|Publication number||US5806821 A|
|Application number||US 08/634,157|
|Publication date||Sep 15, 1998|
|Filing date||Mar 28, 1996|
|Priority date||Mar 28, 1996|
|Publication number||08634157, 634157, US 5806821 A, US 5806821A, US-A-5806821, US5806821 A, US5806821A|
|Inventors||Edward Phillips, Thomas Pfeiffer|
|Original Assignee||Matthews Studio Equipment, Inc.|
|Export Citation||BiBTeX, EndNote, RefMan|
|Patent Citations (6), Referenced by (34), Classifications (15), Legal Events (7)|
|External Links: USPTO, USPTO Assignment, Espacenet|
1. Field of the Invention
The present invention generally relates to mechanical coupling devices, and more particularly to coupling apparatus used to positionally support photographic, motion picture and video accessories.
2. Prior Art
As the photographic, motion picture and television industries have developed, the demand for equipment which would enhance the final product has increased. This has led to the use of accessories which are integral and necessary to the filming and/or recording of visual and audible images. These accessories are, for example, such items as light reflectors, filters and microphones. The effective use of these accessories requires that they be placed in precisely the correct location to permit optimum recording of visual images and/or sound.
The prior art exhibits innumerable classes and types of equipment to support and mount photographic and sound accessories. The most basic designs require each accessory to be mounted individually. Each accessory needed was required to be individually placed adjacent the visual scene or audio source involved. Even if the accessory could be flexibly positioned upon the supporting device, the inherent nature of the design rendered it inadequate. In addition, in many situations accessories must be used in environments having limited available space. This substantially limits the manner of use of each accessory and adversely affects the final product.
Another design exhibited by the prior art permits a plurality of accessories to be mounted or otherwise supported upon an individual stand or pedestal. Although this tends to resolve the problem created by spatial limitations, it fails to address the need to provide positional flexibility to the placement of each accessory.
The present invention resolves those problems inherent in the devices disclosed by the prior art. The positional support head is adapted to be coupled to a conventional stand or pedestal used by the photograph, motion picture and television industries. A typical stand employs a stable tripod upon which a cylindrical riser is vertically or horizontally extended. The present invention is adapted to be secured to the vertical or horizontal riser or shaft, or a coupling which is affixed thereto.
The present invention comprises a head housing having a cylindrical bore disposed longitudinally therethrough. An accessory support shaft depends into an axially aligned positioning sphere at one end thereof. The positioning sphere is rotatably coupled and positioned at one end of the cylindrical bore of the head housing, the shaft extending outwardly from the housing. The receiving base comprises a substantially cylindrical shaft depending at one end thereof into a receiver to be coupled to the pedestal shaft, the opposite end depending into an interfacing surface which is adapted to frictionally engage the positioning sphere. The interfacing surface of the receiving base is disposed within the cylindrical bore and placed adjacent the positioning sphere. An impinging stud is adjustably disposed through the housing wall and is adapted to impose force upon the receiving base, a component of the force axially urging the interfacing surface toward the positioning sphere. When the impinging stud is firmly seated in engagement with the receiving base, the support shaft may be locked at any location along a semi-spherical surface having its center at the positioning sphere.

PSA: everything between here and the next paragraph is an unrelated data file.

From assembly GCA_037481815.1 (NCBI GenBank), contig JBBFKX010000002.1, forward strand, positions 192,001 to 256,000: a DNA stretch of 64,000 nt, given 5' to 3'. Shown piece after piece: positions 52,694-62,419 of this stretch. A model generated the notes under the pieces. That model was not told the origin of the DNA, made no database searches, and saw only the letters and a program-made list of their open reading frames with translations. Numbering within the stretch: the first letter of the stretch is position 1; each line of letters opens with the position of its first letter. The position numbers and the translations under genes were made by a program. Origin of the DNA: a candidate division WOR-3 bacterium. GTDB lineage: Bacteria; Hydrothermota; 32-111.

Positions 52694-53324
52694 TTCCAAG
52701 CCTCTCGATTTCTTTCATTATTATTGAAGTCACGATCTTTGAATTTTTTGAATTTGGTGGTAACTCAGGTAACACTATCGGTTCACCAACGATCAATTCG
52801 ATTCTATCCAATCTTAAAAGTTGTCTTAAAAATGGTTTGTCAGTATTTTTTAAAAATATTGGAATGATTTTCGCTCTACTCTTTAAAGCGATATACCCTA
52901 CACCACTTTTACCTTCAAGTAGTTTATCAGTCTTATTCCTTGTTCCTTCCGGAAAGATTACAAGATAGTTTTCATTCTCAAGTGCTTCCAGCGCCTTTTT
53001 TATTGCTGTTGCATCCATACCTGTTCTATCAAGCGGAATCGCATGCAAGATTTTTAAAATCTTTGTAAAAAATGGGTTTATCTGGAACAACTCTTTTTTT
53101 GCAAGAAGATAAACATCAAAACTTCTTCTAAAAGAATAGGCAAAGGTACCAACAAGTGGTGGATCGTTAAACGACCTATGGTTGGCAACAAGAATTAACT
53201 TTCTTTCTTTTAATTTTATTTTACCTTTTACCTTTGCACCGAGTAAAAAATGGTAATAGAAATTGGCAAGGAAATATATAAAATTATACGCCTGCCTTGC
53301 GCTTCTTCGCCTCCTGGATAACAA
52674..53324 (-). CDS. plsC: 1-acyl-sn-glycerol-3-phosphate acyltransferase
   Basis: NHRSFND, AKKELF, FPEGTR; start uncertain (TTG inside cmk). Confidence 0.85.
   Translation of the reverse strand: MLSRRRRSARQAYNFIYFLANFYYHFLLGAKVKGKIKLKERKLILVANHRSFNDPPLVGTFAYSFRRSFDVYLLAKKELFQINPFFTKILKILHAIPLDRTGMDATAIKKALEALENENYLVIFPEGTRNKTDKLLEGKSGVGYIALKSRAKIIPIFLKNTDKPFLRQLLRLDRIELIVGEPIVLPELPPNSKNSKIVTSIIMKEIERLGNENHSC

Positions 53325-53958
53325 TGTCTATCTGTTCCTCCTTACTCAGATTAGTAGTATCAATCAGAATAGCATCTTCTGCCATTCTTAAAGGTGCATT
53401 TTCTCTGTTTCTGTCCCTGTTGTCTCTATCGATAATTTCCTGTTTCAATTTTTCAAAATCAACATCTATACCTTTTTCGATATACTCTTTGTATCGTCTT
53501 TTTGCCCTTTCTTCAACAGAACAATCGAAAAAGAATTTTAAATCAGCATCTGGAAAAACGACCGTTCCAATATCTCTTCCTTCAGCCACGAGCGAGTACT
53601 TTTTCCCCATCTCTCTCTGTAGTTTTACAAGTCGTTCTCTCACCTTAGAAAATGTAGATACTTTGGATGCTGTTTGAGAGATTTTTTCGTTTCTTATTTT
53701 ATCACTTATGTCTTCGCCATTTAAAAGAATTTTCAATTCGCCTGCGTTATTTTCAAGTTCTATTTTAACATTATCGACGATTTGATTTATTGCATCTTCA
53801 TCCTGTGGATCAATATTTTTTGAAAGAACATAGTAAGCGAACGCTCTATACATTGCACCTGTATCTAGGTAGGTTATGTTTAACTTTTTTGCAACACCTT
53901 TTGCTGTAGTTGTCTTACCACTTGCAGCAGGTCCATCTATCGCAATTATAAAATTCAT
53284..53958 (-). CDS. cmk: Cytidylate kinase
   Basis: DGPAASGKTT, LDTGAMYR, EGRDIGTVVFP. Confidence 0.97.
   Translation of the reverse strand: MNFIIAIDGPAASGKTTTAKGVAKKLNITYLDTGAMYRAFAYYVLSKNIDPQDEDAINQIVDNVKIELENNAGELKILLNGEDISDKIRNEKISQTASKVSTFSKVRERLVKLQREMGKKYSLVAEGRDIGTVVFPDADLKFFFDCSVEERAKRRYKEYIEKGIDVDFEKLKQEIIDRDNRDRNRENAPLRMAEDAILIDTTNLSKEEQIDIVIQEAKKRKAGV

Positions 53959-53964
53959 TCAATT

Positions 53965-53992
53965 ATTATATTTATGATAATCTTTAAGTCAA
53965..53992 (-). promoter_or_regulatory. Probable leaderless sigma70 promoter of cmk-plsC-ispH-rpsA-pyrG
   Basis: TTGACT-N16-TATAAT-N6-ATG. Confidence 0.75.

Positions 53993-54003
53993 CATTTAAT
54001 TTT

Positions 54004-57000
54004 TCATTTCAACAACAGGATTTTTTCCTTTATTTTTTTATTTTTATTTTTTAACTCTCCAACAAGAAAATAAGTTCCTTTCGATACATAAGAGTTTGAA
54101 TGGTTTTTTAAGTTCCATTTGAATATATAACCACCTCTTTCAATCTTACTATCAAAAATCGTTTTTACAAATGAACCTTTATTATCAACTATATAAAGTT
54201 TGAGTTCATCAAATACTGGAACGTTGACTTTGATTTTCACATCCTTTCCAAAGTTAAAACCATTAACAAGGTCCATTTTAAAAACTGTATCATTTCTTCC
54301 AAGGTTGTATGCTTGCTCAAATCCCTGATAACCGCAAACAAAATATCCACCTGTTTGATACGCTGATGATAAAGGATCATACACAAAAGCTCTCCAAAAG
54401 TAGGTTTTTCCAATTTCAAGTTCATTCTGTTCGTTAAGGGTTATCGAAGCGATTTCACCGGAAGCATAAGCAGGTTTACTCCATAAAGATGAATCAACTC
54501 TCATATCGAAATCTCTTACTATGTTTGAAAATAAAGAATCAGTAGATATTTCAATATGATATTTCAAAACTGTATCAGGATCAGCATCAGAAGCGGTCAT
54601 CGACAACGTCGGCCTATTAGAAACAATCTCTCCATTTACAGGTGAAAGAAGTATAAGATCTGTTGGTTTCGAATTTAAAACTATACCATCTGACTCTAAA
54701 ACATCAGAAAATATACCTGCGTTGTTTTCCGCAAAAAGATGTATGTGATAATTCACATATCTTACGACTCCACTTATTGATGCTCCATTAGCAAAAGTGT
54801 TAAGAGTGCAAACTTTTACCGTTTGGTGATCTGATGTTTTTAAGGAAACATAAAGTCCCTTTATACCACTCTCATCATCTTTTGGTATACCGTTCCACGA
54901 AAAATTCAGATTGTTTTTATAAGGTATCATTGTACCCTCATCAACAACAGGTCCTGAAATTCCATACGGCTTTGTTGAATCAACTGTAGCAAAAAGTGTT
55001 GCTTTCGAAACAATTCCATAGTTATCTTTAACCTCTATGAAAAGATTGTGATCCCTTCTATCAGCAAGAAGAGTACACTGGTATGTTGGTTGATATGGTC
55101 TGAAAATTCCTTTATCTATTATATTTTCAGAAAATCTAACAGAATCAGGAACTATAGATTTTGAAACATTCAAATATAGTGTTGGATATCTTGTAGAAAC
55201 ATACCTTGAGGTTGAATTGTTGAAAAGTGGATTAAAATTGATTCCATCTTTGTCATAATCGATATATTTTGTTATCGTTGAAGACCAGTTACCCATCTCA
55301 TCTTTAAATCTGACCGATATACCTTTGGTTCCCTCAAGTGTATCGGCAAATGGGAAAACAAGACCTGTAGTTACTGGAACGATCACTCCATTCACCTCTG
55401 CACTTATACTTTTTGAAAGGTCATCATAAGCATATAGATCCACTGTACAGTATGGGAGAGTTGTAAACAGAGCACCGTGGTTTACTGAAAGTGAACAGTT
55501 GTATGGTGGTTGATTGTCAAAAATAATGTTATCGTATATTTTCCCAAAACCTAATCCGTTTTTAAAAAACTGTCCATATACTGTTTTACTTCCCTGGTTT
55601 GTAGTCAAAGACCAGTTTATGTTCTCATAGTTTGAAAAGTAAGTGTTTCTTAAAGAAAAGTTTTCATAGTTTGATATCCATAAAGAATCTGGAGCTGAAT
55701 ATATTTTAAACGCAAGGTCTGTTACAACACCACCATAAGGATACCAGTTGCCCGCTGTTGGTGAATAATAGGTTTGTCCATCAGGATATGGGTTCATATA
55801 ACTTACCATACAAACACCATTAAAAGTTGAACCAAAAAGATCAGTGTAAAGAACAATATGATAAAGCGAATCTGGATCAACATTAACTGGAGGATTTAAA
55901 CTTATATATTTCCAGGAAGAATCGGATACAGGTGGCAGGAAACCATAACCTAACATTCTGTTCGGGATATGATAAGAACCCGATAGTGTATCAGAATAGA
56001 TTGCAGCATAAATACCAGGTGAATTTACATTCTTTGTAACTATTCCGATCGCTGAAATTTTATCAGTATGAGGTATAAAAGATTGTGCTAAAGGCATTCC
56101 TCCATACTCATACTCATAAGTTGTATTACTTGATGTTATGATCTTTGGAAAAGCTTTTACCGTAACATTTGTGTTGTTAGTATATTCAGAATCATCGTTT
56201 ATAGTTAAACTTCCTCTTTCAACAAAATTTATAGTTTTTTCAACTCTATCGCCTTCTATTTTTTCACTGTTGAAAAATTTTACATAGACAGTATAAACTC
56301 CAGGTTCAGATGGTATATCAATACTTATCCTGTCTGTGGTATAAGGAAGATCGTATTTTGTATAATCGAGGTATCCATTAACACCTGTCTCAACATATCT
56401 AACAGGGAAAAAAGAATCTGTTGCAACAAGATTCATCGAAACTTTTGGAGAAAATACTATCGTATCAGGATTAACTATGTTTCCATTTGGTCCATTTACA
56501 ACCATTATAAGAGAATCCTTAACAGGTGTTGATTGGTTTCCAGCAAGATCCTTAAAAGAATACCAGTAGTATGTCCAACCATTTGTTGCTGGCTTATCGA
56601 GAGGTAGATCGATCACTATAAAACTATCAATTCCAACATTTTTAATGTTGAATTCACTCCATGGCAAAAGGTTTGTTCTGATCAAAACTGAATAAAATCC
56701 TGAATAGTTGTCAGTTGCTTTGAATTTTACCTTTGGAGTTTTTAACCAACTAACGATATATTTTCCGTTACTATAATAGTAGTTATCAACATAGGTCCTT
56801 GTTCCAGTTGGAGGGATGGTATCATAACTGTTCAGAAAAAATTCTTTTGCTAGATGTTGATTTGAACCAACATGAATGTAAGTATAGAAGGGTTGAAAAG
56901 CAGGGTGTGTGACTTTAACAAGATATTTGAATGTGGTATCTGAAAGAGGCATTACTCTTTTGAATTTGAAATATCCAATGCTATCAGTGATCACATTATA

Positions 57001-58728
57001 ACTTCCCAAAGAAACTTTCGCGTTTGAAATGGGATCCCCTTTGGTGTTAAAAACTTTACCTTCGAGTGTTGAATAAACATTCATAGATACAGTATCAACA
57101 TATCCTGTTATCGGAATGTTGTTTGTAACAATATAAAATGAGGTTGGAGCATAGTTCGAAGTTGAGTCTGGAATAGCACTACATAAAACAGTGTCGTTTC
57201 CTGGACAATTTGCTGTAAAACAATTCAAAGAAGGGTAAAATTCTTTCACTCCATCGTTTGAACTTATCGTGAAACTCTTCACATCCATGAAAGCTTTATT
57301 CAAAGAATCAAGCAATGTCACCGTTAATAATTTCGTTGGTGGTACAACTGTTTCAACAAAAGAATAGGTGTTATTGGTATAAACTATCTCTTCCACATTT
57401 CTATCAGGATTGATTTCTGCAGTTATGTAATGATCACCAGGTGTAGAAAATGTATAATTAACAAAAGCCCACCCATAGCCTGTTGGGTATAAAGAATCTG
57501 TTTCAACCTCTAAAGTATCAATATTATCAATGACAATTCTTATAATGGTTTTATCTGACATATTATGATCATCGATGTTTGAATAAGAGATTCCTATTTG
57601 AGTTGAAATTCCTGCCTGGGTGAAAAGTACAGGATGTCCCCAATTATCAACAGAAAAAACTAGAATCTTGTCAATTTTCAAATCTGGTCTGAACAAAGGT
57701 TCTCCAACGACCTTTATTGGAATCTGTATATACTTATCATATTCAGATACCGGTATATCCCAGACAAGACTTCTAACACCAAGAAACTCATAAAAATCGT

The receiving base is adapted to be secured to a riser or extension of a supporting stand. The accessory to be used is secured to the support shaft of the present invention. By altering the position of the receiving base relative to the riser and the support shaft relative to the housing, the three-dimensional orientation of an accessory may be rotatably positioned at any location within 180° of arc.
The present invention permits a photographic, motion picture or video accessory to be affixed to a conventional stand or pedestal and be oriented to maximize effective use. Although it is understood the present invention may be used to mechanically position any photographic, motion picture or television accessory, the present invention will be discussed in conjunction with a lighting filter for example only.
A substantially cylindrical support head housing has a cylindrical bore axially disposed therethrough. A receiving base incorporates at one end thereof a receiving member adapted to be coupled to the supporting stand or pedestal. A locking disc is disposed at the opposite end thereof, the locking disc being adapted to be slidably received within the cylindrical bore of the positioning head housing. A positioning sphere is rotatably positioned within the cylindrical bore, the positioning sphere being adapted to be positioned adjacent the locking disc. A support shaft depends from the cylindrical sphere and extends outwardly from the cylindrical bore. An impinging stud is disposed through the wall of the head housing and is adapted to engage the locking disc urging it toward the positioning sphere. When fully engaged, the positioning sphere and depending support shaft may be secured in any position along a spherical surface having its center at the positioning sphere.